RENTON — A day after an emotional team meeting led to a decision to cancel practice — and then a roughly 15-minute statement by coach Pete Carroll to the media — the Seahawks got back to normal Sunday.
Or, as close to normal can be these days, anyway.
The team returned to the field for the last of their three mock games of training camp, which ended with Russell Wilson scrambling out of pressure to hit DK Metcalf in the back of the end zone to win the day for the offense, though only after Carroll waved off a possible sack and allowed the play to continue — a ruling the defense protested vehemently.
“Russ has eluded a lot of pass rushers in critical situations and I thought maybe he ducked out of there,” Carroll said later when he talked to the media via Zoom. “So I gave him that second chance to throw the ball. So they were really mad at me. That’s part of the job, you know. Comes along with the territory. They’re gonna be mad at you sometimes.”
But in the bigger picture, though, Carroll’s standing with his players might never have been higher.
Carroll’s decision to cancel practice and his subsequent statement came after a lengthy meeting on the grass berm that overlooks the team’s practice field in which he asked players to speak on their feelings about social injustice and police brutality.
In Carroll’s statement, he said every player would be registered to vote by the end of the day (players who weren’t already were given time Saturday to get that done) and said Black players on his team both fear for their lives and the ramifications for speaking out.
“You don’t have to be real bold to say what I said,” Carroll said Sunday. “… I don’t think that was anything courageous or anything. It was just stuff that needed to be said. And there’s a whole lot more that needs to be said.”
But to one of the team’s marquee players — safety Jamal Adams — Carroll’s actions spoke volumes.
It was Adams whom Carroll asked Saturday to speak first in the meeting.
Adams relayed a story of an incident when he was on a college recruiting visit (he didn’t want to say where) and with a few other players and recruits when three cop cars suddenly pulled up.
Adams said, “I did nothing,” but that a gun was pulled on him, anyway.
“I’ll never forget when the guy put us on the ground and found out who we were and said, ‘This is how we treat our players. You don’t want to come here,’ ” Adams said.
And the overall theme of Adams’ talk?
“I’m afraid,” Adams said Sunday. “I fear for my life as a Black man, and I shouldn’t fear for my life. … When I take off my Seahawks gear, I’m just another Black guy in the community, another Black guy in the street.”
Adams took to Twitter on Saturday to thank Carroll, general manager John Schneider and the organization “for really hearing us as Black athletes.”
Sunday, he revealed he also texted Carroll and Schneider to relay the same message.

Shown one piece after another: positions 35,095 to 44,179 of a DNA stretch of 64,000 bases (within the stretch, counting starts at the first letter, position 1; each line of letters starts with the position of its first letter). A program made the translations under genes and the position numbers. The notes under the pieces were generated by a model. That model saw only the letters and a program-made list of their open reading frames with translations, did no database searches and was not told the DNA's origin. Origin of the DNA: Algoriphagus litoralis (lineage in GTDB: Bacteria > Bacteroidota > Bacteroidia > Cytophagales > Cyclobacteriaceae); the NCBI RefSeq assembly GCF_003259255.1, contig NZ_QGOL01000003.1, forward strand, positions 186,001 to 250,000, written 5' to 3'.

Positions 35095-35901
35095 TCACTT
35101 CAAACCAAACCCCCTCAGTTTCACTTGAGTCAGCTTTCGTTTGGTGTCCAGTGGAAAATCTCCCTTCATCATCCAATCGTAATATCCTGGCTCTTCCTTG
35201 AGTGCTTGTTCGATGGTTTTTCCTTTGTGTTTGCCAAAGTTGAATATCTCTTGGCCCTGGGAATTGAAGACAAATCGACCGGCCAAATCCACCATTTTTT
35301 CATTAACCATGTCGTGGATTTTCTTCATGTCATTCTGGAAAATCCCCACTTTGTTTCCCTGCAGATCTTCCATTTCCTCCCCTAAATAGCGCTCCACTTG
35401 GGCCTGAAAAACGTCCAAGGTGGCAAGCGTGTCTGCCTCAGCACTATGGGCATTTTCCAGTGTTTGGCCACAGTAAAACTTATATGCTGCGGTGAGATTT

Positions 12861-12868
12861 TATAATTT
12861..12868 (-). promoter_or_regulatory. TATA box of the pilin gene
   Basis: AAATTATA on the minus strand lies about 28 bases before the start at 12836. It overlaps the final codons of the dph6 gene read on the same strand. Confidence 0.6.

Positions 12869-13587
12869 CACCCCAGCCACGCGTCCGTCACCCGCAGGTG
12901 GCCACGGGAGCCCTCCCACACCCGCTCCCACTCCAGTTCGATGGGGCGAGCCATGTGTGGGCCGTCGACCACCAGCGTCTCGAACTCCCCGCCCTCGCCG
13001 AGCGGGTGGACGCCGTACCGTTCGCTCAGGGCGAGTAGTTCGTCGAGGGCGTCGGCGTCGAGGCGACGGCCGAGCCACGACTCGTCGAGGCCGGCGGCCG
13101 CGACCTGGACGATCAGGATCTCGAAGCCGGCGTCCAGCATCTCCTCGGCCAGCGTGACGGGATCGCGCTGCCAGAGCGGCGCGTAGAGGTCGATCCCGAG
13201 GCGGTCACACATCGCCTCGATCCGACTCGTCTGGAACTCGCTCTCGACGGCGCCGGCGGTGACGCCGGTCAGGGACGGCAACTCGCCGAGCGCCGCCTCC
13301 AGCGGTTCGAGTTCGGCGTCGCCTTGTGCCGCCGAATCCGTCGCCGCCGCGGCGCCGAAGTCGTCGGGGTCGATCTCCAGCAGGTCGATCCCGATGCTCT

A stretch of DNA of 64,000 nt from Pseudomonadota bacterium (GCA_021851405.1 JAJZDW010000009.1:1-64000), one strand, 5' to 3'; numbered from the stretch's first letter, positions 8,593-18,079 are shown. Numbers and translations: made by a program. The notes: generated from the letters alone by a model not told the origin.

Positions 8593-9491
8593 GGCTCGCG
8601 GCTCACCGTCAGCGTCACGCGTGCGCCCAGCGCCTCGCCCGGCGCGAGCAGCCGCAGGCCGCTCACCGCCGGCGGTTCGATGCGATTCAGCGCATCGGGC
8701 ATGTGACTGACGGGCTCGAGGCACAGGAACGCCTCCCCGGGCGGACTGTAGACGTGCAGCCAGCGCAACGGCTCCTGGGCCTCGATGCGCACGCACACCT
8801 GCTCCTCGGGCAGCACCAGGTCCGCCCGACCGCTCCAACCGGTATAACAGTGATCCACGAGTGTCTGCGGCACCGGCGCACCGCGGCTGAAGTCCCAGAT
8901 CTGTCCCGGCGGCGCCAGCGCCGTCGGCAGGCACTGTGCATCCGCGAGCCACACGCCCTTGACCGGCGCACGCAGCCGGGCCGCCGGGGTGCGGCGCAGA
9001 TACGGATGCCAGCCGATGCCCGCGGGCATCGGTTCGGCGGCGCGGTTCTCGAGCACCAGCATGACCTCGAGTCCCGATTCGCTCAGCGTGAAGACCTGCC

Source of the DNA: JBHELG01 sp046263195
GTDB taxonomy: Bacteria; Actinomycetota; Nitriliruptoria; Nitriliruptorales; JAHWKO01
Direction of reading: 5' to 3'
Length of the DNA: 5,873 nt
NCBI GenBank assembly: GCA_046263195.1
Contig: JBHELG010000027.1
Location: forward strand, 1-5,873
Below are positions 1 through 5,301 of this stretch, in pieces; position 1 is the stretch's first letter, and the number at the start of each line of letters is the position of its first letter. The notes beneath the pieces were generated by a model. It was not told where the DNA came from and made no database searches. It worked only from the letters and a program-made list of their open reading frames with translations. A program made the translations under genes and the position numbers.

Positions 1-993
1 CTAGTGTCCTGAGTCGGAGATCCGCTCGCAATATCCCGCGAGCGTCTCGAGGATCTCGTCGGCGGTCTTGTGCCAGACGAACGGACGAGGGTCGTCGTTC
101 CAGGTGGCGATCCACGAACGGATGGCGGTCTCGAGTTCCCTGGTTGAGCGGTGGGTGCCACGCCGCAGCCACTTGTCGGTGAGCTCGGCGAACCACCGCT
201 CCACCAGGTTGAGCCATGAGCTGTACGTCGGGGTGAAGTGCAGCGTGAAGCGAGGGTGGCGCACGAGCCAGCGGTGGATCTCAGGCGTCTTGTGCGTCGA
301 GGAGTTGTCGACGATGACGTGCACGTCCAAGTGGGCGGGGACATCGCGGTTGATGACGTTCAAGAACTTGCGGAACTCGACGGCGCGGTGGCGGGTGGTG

“He has our back, I have his back,” said Adams, who was acquired by Seattle in a trade with the Jets last month. “I texted him last night and I thanked him. I thanked him and I thanked John. I thanked all of them, because they understand. They give us a voice. They give us a platform to use our voice. They let us be ourselves. They don’t judge us. And you can’t ask for that as a Black man, anymore, like you really cannot ask for (that). And for Pete and so many guys on the staff to understand our pain and understand our anger and sit there and listen and educate, that’s what it’s about.”
Adams might not have seemed the most obvious choice to speak first Saturday given that he has been with the team for only about a month.
Which, to Adams, made it even more meaningful.
“I thought that was really very powerful coming from him to me and him having the trust for me to start it off, you know with so many high-caliber guys here (like) Russ (Russell Wilson), Bobby (Wagner), K.J. (Wright),” Adams said. “So I didn’t take that lightly, man, and I think I set the tone. I think we had a great talk. And we’re going to continue to educate and continue to learn.”
The Seahawks called off practice not only for the tangible reason of giving players time to get registered, but also to continue drawing attention to police mistreatment of Black Americans and other social-justice issues.
“Does a top athlete have to go down for people to really listen and understand why?” Adams said. “… Wrong is wrong and right is right. As simple as that.”
That was the essence of Carroll’s message Saturday, as well.
Carroll said he’s gotten “a lot of positive response” from others in the coaching community after he also used his statement to say that coaches have a unique platform to try to effect change and more than ever need to not be afraid to use it.
And as Adams’ comments indicated, his players liked his statement, too.
“I’ve heard from some of our guys — quite a few,” Carroll said. “And, you know, we’ve been through a lot together in our time here and our discussions and the revelations that we’ve all had to work to come to in all. And so, the things that I said I don’t think surprised them at all. But they were happy to hear somebody say the things that were said.
“And really, I was speaking for everybody here. That wasn’t just a personal statement. I was speaking for where we have come to as an organization, really, and certainly as a team in this locker room. And so, they were just like, the things that were said were really things that I think, and they think, too, were things that needed to be said. So that was received OK by our guys.”